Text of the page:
Trump’s crusade against immigrants took another repugnant step on Wednesday, when he labeled people who have attempted to seek refuge in the United States as “animals.”
Speaking at a White House event attacking California for being welcoming to immigrants — a notion so ingrained in American tradition it is inscribed on the Statue of Liberty — Trump lashed out in typically hateful fashion, including both shocking rhetoric and outright lies.
“We’re taking people out of the country. You wouldn’t believe how bad these people are,” he insisted.
In fact, in Trump’s mind, the people coming here, desperate for a better life, are not even human.
“These aren’t people, they’re animals,” he sneered.
This statement brought about immediate and wide-ranging condemnation. “Immigrants are not ‘animals,'” said California’s Sen. Dianne Feinstein. “The president’s statement was deeply offensive and racist.” The Washington Post pointed to historical examples of dehumanizing language:
There’s important historical context here, too, that many social media users pointed out: Referring to marginalized groups as subhuman has been a way dictators have justified the abuse of those groups. This happened with the Jewish people during the Holocaust. It happen with the Tutsis during the Rwandan genocide. And it is happening with the Rohingya people in Burma.
In addition to his dangerously divisive language, Trump lied about California sanctuary laws, and their impact on the state, according to Gov. Jerry Brown. Trump “is lying on immigration, lying about crime and lying about the laws of CA,” Brown said on Twitter.
During the event, Trump said studies proving sanctuary cities encourage immigrants to report more crime are “fake news.” But the law enforcement community disagrees. Law enforcement officers argue it is cracking down on sanctuary policies, the very actions the Trump administration is taking, which make communities less safe.
“When police are viewed as immigration authorities, it creates a haven for criminals to prey upon immigrants who are afraid to report crimes to police. They are also far less likely to serve as witnesses or share information with detectives, says Austin Police Chief Brian Manley,” according to Vox.
“Criminals understand that, and they will feel emboldened to commit crimes against the immigrant community without fear of being held accountable because they know they won’t call police,” said Manley. “It creates a haven for crime.”
“Because of the trust and cooperation they have developed with undocumented immigrants, police in these [sanctuary] cities are often able to identify, arrest and prosecute dangerous offenders who might otherwise still be on the streets victimizing residents — both citizens and undocumented immigrants,” says Chuck Wexler, executive director of the Police Executive Research Forum, which works with police departments to improve the policing profession.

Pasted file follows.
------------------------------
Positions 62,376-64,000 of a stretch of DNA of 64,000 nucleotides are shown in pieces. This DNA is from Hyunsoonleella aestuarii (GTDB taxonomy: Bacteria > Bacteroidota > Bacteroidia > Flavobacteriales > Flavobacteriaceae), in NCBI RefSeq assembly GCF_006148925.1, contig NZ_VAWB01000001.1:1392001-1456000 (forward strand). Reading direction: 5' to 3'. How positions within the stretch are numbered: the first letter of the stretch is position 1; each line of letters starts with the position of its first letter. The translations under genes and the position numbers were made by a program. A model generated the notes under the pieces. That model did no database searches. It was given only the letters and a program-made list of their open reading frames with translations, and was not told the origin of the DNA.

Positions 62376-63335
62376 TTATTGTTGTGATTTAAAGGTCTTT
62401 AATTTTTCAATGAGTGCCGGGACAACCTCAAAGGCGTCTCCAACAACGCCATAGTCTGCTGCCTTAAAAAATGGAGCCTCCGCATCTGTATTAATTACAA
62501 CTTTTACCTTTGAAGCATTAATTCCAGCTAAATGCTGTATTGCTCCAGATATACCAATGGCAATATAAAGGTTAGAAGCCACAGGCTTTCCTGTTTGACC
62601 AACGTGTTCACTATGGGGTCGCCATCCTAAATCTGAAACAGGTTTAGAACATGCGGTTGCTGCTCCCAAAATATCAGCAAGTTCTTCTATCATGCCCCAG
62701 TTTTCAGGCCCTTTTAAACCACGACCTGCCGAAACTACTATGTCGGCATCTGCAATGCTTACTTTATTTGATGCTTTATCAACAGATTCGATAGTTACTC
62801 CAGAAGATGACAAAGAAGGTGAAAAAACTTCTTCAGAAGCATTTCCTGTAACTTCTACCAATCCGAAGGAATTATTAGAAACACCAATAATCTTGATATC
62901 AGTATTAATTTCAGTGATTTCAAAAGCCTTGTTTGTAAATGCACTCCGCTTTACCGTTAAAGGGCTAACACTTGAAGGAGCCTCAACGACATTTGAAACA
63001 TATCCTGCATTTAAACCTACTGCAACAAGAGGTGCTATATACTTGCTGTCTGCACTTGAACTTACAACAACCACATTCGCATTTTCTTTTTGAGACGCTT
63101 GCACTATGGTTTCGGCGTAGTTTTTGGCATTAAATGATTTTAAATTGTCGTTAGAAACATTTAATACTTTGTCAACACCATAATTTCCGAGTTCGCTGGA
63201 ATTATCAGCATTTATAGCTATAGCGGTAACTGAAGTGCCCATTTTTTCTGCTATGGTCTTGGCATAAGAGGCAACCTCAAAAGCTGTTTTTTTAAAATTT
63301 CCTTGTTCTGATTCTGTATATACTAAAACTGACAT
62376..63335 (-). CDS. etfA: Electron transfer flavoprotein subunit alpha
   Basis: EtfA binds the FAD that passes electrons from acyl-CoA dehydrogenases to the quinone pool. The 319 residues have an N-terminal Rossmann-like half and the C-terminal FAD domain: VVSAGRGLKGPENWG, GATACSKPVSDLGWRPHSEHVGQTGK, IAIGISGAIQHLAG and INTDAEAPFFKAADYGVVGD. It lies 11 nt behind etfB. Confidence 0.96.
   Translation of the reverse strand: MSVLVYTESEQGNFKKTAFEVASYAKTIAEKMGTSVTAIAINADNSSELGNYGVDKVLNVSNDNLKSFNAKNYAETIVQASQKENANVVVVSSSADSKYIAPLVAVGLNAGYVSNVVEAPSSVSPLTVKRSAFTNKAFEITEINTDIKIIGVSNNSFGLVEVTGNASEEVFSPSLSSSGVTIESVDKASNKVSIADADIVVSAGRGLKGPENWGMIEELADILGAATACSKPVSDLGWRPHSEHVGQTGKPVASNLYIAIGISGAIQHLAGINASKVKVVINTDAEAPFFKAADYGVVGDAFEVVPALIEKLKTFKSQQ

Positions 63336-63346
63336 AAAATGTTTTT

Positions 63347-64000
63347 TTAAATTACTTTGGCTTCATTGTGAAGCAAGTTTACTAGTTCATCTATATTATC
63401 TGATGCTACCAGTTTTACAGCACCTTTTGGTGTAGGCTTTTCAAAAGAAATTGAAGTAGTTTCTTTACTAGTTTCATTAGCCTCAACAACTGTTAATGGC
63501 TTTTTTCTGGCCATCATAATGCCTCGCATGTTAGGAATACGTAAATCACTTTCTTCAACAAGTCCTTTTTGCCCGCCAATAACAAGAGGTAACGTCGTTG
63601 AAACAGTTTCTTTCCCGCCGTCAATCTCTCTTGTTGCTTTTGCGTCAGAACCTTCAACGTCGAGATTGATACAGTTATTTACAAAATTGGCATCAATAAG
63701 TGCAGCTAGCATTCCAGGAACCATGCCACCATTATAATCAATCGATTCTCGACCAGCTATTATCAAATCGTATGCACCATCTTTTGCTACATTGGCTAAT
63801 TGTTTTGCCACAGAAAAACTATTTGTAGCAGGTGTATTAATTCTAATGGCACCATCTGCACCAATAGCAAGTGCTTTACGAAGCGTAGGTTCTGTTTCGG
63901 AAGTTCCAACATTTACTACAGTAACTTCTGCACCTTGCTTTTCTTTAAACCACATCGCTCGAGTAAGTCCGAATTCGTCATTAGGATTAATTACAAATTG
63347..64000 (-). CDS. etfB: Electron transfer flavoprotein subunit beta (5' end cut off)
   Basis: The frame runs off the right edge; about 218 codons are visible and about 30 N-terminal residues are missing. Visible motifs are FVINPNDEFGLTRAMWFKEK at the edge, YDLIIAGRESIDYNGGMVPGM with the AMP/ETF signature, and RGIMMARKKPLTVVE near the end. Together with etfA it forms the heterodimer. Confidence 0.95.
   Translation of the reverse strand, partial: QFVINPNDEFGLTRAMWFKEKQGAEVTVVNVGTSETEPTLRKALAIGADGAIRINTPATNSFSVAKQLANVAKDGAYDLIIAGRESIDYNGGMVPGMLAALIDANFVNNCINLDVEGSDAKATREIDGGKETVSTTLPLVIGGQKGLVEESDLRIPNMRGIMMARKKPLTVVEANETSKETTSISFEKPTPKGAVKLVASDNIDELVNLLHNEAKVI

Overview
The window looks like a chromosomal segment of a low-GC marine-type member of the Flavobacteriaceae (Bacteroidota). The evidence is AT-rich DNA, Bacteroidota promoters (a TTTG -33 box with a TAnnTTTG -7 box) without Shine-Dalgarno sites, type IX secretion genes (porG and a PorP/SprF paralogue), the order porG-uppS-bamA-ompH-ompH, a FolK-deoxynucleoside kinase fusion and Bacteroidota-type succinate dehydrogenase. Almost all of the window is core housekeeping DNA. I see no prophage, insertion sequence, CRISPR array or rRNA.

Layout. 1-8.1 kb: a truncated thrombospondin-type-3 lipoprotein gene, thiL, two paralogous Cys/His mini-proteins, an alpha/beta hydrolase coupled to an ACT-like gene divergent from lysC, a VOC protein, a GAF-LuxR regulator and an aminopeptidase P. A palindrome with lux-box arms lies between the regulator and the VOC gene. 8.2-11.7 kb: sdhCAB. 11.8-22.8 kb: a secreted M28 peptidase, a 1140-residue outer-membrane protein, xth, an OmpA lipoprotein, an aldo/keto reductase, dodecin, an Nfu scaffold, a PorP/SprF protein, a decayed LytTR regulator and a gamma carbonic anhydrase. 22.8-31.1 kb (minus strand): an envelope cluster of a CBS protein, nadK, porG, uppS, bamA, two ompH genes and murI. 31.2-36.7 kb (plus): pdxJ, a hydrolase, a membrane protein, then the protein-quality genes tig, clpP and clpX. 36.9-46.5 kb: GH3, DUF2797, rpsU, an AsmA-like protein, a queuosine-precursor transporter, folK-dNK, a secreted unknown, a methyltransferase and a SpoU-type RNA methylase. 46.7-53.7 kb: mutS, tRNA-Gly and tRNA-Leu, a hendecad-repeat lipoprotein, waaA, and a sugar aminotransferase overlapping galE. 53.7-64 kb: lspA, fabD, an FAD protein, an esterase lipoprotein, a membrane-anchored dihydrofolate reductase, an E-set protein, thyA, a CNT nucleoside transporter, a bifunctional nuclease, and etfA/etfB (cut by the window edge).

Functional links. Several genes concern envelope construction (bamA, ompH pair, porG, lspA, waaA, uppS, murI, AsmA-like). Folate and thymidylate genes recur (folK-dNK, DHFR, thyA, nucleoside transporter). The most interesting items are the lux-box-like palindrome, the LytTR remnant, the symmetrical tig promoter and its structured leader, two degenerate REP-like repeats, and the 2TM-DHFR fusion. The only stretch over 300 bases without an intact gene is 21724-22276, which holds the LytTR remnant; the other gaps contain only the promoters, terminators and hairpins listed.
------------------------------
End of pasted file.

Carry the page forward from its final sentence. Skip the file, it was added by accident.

Trump, building on his anti-immigrant rhetoric, goes even further, falsely claiming California has a growing crime problem. “[T]he crime rate in the nation is way down. But in California, it’s up. Because of the ridiculous laws,” Trump lied.
According to the Public Policy Institute of California (PPIC), “After declining in the early 1980s, the [crime] rate rose to a peak of 1,104 in 1992. Since then, violent crime has declined substantially.” Politifact, relying on data and statistics, and not anti-immigrant-motivated sentiment, drew the same conclusion, saying, “Between 1980 and 2015, the state’s overall crime rate declined by about 60 percent, according to the nonpartisan Legislative Analyst’s Office.”
The Trump administration’s anti-immigrant rhetoric is echoed and supported by some California lawmakers. Congressman Dana Rohrabacher (R-Costa Mesa) often uses inflammatory and racist rhetoric to describe immigrants. He regularly peddles in misinformation about sanctuary cities, once allegedly said he “hates illegals,” and has equated immigrants to terrorists.
While not as rhetorically outrageous as Rohrabacher, Congresswoman Mimi Walters (R-Irvine) is a staunch defender of Trump as the moral leader of the Republican Party. “He’s the president of our party,” Walters said. “He stands for what we stand for.”
Democrats are calling on members like Rohrabacher and Walters to speak up about Trump’s outrageous, divisive language.
“Despite pretending to stand with immigrants, California Republican members’ silence in the face of this troubling rhetoric speaks volumes – they must address these comments immediately,” says DCCC spokesperson Drew Godinich.
Trump started his campaign by calling Mexicans “rapists.” After he was in the White House, he denigrated all people from Haiti and sub-Saharan Africa, referring to their homeland as “shithole countries.” And now he is referring to immigrants as “animals.” Through it all, California Republicans stand beside Trump, supporting him every step of the way.
After all, Trump stands for what Republicans stand for.
Oliver Willis contributed to this article.